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For This Family, Call It Mothers' Day

May 09, 1993|SCOTT HARRIS

He's a precocious boy. Still in diapers but, as the pediatricians say, "very verbal." When you ask Lennon Marley Gunter his age, he doesn't answer with his fingers.

"Two a' half," he says.

He's a happy kid too, all smiles and fun. "Come on, go outside. Come on, go outside." Lennon wants to play. He likes basketball. "High five!"

And he is affectionate and polite.

"Lennon!" his mother, Renee, gently scolds when he bumps you with his tricycle. "Sorry," Lennon says. Then he offers a hug and a kiss on the cheek. He can be polite without prompting, too, even if he sometimes gets "thank you" and "you're welcome" backward.

Today is Mother's Day--not that Lennon is old enough to understand. As someone who suffers chronic memory lapses around such holidays, I worry for this boy. If he's anything like the forgetful son that my parents brought into this world, he won't be disappointing just one mother, but two. Double the guilt, double the embarrassment. On the other hand, having two moms would make Mother's Day--or rather, Mothers' Day--that much easier to remember. So maybe Lennon is lucky that way.

Some people may have grave doubts whether Lennon is lucky at all. His two mothers are not a real mom and stepmom, not a biological mom and an adoptive mom, not a troubled mom and a foster mom. . . .

Nadja Judin and Renee Gunter are a lesbian couple who conceived Lennon in their Studio City home using a hypodermic syringe and some sperm donated by a gay friend named Jim. Nadja, a legal secretary, is Lennon's biological mother. Nadja and Renee say parental duties are shared equally, although Nadja, who breast-fed her son, suggests that Lennon senses a deeper "psychic connection" to her. And now Renee, a designer who manages a Gap Kids store in Tarzana, is trying to conceive, hoping to give Lennon a little brother or sister.

"We're ready for No. 2," she says.

My first encounter with the Judin-Gunter household came some time ago while I was doing research for a story about the "brave new world" of gay families. In greater Los Angeles, there are hundreds, perhaps thousands of children who are being raised by openly gay men and women. This fact doesn't disturb just fire-and-brimstone fundamentalists. It also bothers many otherwise open-minded people who think that what consenting adults do behind closed doors is their own business--just so a kid isn't in the next room.

Think about "gay babies" in a purely political context. Crusty old Marines like my dad can complain about the dangers of allowing you-know-whats in the foxholes. The gay rights movement is way out of the closet, what with marches in Washington and chants like "We're here/ We're queer/ Get used to it."

And meanwhile, oh so quietly, they're infiltrating suburbia! Damn but if those wily homosexuals haven't found a loophole in the family-values code of conduct. It turns out that "homosexual parent" is not a contradiction in terms.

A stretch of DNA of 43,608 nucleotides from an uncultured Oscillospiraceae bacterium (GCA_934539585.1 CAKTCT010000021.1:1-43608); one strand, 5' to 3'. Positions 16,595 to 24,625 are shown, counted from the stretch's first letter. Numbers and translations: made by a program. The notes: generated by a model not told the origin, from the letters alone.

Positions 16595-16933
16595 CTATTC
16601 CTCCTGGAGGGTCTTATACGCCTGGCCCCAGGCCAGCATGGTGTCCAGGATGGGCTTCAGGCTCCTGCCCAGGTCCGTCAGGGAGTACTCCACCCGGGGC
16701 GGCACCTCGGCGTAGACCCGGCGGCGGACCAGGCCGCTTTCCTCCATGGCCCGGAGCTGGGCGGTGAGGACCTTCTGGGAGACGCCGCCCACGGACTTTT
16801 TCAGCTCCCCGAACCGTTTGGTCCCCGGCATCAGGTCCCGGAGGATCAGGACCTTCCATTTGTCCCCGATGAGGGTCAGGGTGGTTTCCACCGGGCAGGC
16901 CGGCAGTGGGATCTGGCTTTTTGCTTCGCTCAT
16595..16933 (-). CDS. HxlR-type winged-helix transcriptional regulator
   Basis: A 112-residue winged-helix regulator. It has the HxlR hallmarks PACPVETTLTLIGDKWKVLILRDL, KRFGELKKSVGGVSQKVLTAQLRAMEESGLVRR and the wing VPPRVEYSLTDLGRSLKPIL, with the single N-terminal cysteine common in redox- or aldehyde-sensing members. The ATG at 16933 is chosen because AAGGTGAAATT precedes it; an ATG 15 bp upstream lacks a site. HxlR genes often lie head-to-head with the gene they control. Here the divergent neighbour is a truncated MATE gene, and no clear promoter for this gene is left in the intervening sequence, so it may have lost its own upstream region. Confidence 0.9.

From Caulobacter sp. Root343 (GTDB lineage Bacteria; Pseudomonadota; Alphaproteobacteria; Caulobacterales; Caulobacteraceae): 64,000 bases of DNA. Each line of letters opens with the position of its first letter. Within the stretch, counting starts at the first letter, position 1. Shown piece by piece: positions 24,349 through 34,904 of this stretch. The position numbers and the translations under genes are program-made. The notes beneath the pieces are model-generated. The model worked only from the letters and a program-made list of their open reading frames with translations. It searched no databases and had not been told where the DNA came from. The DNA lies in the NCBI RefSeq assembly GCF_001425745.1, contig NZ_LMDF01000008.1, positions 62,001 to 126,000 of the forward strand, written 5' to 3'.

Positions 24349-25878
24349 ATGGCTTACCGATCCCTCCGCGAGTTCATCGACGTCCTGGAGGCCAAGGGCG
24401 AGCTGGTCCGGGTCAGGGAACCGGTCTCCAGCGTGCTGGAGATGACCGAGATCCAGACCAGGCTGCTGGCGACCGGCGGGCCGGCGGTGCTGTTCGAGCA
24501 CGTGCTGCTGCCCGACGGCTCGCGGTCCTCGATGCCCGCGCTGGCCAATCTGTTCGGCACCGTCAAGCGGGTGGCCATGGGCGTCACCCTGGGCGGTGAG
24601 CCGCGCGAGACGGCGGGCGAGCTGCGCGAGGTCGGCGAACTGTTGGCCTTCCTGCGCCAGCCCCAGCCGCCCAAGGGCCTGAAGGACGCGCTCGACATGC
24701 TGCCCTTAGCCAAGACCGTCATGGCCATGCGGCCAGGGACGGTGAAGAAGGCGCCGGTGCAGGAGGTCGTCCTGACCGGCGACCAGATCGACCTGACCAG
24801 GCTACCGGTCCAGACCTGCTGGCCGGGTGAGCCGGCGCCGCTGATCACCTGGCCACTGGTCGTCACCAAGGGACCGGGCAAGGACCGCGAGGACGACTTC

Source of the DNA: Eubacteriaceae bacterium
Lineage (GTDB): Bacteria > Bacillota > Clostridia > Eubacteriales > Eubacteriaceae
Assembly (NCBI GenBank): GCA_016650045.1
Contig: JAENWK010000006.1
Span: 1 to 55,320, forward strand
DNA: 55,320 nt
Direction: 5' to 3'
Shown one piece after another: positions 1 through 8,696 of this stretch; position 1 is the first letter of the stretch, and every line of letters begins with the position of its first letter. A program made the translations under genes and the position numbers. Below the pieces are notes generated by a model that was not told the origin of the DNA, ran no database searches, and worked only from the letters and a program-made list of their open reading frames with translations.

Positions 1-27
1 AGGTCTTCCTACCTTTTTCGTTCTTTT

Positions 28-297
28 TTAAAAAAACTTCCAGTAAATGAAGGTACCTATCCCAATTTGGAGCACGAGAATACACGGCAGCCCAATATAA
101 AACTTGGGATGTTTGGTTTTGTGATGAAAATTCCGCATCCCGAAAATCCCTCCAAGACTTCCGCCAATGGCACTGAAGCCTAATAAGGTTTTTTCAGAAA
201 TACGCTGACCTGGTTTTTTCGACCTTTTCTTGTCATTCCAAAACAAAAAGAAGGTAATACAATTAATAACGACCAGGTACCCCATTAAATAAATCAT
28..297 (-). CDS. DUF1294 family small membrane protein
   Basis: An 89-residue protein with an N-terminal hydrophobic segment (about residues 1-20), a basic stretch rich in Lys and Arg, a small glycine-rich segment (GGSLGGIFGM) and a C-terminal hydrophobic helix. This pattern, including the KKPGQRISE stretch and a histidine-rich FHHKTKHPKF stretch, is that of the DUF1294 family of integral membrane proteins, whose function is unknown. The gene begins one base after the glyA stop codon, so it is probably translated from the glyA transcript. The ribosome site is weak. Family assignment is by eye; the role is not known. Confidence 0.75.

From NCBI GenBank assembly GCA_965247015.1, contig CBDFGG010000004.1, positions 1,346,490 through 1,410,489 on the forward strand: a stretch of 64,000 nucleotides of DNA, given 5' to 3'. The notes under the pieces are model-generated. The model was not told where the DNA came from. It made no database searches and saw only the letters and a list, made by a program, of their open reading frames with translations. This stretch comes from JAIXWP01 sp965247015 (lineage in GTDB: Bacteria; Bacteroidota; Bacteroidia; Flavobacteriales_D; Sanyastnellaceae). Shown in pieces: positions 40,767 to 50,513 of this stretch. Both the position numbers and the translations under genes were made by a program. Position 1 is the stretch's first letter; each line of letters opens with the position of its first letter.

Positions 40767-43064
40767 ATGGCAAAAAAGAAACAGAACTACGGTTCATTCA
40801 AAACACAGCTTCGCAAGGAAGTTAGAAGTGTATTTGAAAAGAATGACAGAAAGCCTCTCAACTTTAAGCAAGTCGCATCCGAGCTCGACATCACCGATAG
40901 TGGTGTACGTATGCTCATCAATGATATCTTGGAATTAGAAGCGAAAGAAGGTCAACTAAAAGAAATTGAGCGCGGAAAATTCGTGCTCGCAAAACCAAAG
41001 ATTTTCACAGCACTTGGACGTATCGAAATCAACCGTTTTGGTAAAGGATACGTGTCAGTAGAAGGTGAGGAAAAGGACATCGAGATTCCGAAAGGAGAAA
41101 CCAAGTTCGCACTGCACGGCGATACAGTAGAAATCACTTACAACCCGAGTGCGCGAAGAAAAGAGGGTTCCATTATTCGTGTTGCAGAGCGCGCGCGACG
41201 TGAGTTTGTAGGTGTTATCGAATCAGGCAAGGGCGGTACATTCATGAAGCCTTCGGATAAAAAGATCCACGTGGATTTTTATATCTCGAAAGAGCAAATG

With a name like Lennon Marley Gunter, it's tempting to think this boy is a manifestation of political motives. Nadja, after all, says her son wasn't just named for John Lennon and Bob Marley because his mothers like their music, but because they were both "social revolutionaries."

Tempting but very wrong, his moms say. On the contrary, Lennon is a tribute to maternal desire, pure and simple. When Nadja and Renee met eight years ago, they say, both knew they wanted to become mothers. Being lesbians just made it more complicated.

Nadja's experience gives Renee hope. But at age 40, Renee feels the added pressure of the biological clock.

For them, parenthood has been an unusual emotional journey. The original plan was for two kids produced by two gay couples. Just as Nadja had conceived with Jim's help, Renee would conceive via Jim's longtime companion, Larry. The women would have primary custody, but the kids would spend plenty of time with their fathers.

For six months, Renee had tried to conceive by artificial insemination when Larry abruptly changed his mind about becoming a father. Renee says she felt devastated until another gay friend, also named Larry, told her of his desire to become a father. Now Larry Brandt and Renee Gunter are legally husband and wife--an arrangement that ensures their child will have good insurance benefits.

There have been other disappointments. Jim hasn't always been as attentive a weekend father as Nadja and Renee had hoped. But Nadja and Renee say they know they can rely on each other. Unlike the relationships of many lesbian, gay and heterosexual couples, theirs has hung tough.

Brave New World?

"We're pretty much Ozzie and Harriet," Renee says.

They even offer a lament common among fatigued straight couples with young children.

"There's no sex going on in this household," Renee says. "Not with a 2-year-old running around."

All the more reason to wish Renee and Nadja a Happy Mother's Day.

And Mom? That goes double for you.

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